U.S. Pat. No. 3,542,450 of W. I. Terhune discloses a metallic U-shaped heat baffle 11 which is secured to the head assembly of an operating microscope adjacent the lamp housing thereof for preventing a drape fabricated from thin film from contacting the lamp housing or other lamp-heated portions of the microscope. The inner surface of the U-shaped baffle is preferably coated with insulating means in the form of thick foam plastic material 69 69' and 71 adhesively secured thereto. A microscope-encompassing drape is provided with an open, non-obstructed exhaust port grommet 49 in the upper portion thereof for exhausting heated air from the interior of the drape directly into the operating zone of the operating room, immediately above the operating microscope.
U.S. Pat. No. 3,796,477 of J. L. Geraci discloses a microscope drape which is fabricated from thin, transparent sterilizable film, similar to that of U.S. Pat. No. 3,698,791 supra, wherein the drape includes a flexible, resilient, distortable lens housing which is adapted to snugly receive the objective lens ring of the objective lens of an operating microscope.
U.S. Pat. No. 4,045,118 of J. L. Geraci discloses a microscope drape fabricated from a very thin, transparent, heat resistant, sterilizable plastic film which is adapted to completely house an operating microscope including its support arms wherein the drape is provided with unique tubular ocular housing extensions 40 the free outer ends of which terminate in a pull tab which serves to facilitate precise positioning of the tubular housings on the ocular of a microscope and to facilitate removal of said pull tabs which, prior to removal, accurately and effectively position the free outer end of the ocular housing extensions remaining after removal of the tab portion closely adjacent to the outer ends of the eye-pieces of the oculars of the microscope.
U.S. Pat. Nos. 3,698,791; 3,796,477 and 4,045,118 are owned by the assignee of the present application.
The microscope drape of the present invention is directed to a completely sterile housing in the form of an elongate tubular portion within which an unsterile operating microscope and its horizontal support arms are completely housed in such a manner as to positively preclude the exhaust of heated air into the operating room at a location adjacent the operating zone in the immediate vicinity of the microscope. Those of the prior art microscope drapes which were fabricated from thin, flexible polyethylene material were softer and quiet, in the sense that they did not crinkle when brushed against nor did they produce a glare since the surface thereof was not shiny. However since the film did melt at temperatures in the neighborhood of 100° F. below temperatures produced by the light source of a microscope such drapes could not be used unless special means and precautions were taken to ensure that the drape material was, at all times maintained in sufficiently spaced relationship with respect to the light-source of a microscope as to prevent damage to the drape.
Drapes fabricated from polypropylene film which is capable of withstanding the temperatures induced by the light-source of an operating microscope did not possess the advantages of softness, quietness and lack of glare as possessed by drapes fabricated from polyethylene, and the polypropylene drapes were considerably more expensive than the polyethylene drapes.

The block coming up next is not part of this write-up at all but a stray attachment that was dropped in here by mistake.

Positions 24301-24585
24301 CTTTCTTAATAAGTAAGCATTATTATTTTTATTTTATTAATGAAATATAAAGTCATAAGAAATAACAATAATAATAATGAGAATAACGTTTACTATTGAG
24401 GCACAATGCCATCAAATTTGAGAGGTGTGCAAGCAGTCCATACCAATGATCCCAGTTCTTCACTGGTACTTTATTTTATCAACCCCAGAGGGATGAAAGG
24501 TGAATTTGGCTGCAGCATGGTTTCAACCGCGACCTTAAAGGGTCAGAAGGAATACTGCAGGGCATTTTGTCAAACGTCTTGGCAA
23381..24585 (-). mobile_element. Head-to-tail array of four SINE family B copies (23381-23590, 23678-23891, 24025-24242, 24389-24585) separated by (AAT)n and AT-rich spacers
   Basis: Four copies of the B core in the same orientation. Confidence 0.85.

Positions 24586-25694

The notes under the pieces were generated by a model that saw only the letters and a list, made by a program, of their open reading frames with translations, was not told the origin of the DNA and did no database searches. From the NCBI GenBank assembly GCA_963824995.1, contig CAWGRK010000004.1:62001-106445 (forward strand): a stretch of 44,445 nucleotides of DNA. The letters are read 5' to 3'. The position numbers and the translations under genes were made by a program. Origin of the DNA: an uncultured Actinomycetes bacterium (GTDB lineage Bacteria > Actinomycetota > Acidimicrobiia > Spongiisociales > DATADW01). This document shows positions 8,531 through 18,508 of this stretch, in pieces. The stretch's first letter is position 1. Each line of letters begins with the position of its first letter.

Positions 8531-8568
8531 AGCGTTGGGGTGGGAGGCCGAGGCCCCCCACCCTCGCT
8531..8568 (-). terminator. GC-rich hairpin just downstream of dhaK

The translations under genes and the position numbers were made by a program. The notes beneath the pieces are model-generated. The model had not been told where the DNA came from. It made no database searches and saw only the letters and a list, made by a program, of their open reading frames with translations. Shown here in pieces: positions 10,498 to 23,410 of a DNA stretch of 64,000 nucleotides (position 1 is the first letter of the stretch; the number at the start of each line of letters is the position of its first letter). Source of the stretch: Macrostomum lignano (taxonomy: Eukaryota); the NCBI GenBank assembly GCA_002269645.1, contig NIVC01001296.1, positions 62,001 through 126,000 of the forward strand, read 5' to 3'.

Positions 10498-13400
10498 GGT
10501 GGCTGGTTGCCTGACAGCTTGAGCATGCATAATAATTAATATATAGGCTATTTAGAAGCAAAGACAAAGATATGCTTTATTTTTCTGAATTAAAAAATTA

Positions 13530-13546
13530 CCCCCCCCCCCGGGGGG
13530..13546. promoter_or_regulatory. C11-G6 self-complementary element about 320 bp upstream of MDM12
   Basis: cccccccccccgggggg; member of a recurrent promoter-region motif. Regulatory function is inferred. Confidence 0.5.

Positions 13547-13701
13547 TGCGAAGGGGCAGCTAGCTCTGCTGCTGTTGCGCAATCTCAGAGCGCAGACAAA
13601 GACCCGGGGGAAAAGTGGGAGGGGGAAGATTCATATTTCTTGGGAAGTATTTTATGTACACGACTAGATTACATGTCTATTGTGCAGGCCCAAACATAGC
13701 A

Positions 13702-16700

The primary object of the subject invention is to provide a heat barrier dissipator in the form of a sheet of foam material which is loosely secured to the inner surface of the drape material whereby to be disposed between the drape material and the light source of a separate microscope.
The effect of the protective sheet is to absorb and dissipate the heat generated by the lamp whereby the temperature of the film in the area of the source of light is maintained at a temperature which is substantially below its melting temperature.
FIG. 1 is a side view of a typical arm-supported microscope housed within a drape of the present invention.
FIG. 2 is a plan view of the drape prior to being associated with a microscope and its support arm.
FIG. 3 is a side view of the microscope wherein the drape and its heat barrier sheet are illustrated in section.
FIG. 4 is a view taken on line 4--4 of FIG. 3.
In FIGS. 1 and 3 a conventional operating microscope has been illustrated as encapsulated within a, sterilized, soft, flexible drape D of the subject invention.
The microscope is, as best illustrated in FIG. 1 of U.S. Pat. No. 3,698,791 mounted relative to an upright or other member by means of a support arm which may comprise a series of adjustably interconnected elements (as illustrated in said patent) which are articulated in such a manner as to enable the user of the microscope to adjust it in any desired position for enabling an observer looking into eyepiece 36 of oculars 38 to examine and study various portions of a patient to be treated and/or operated on, such as, by way of example, the eyes, ears, nose, throat, etc. The microscope includes an objective lens and an illuminating lamp, not illustrated, which is housed within an open-top housing 10 for providing a high intensity source of light for the microscope. The present invention is neither concerned with nor directed to the particular structural details of the operating microscope, since such devices are commercially available as standard articles of commerce.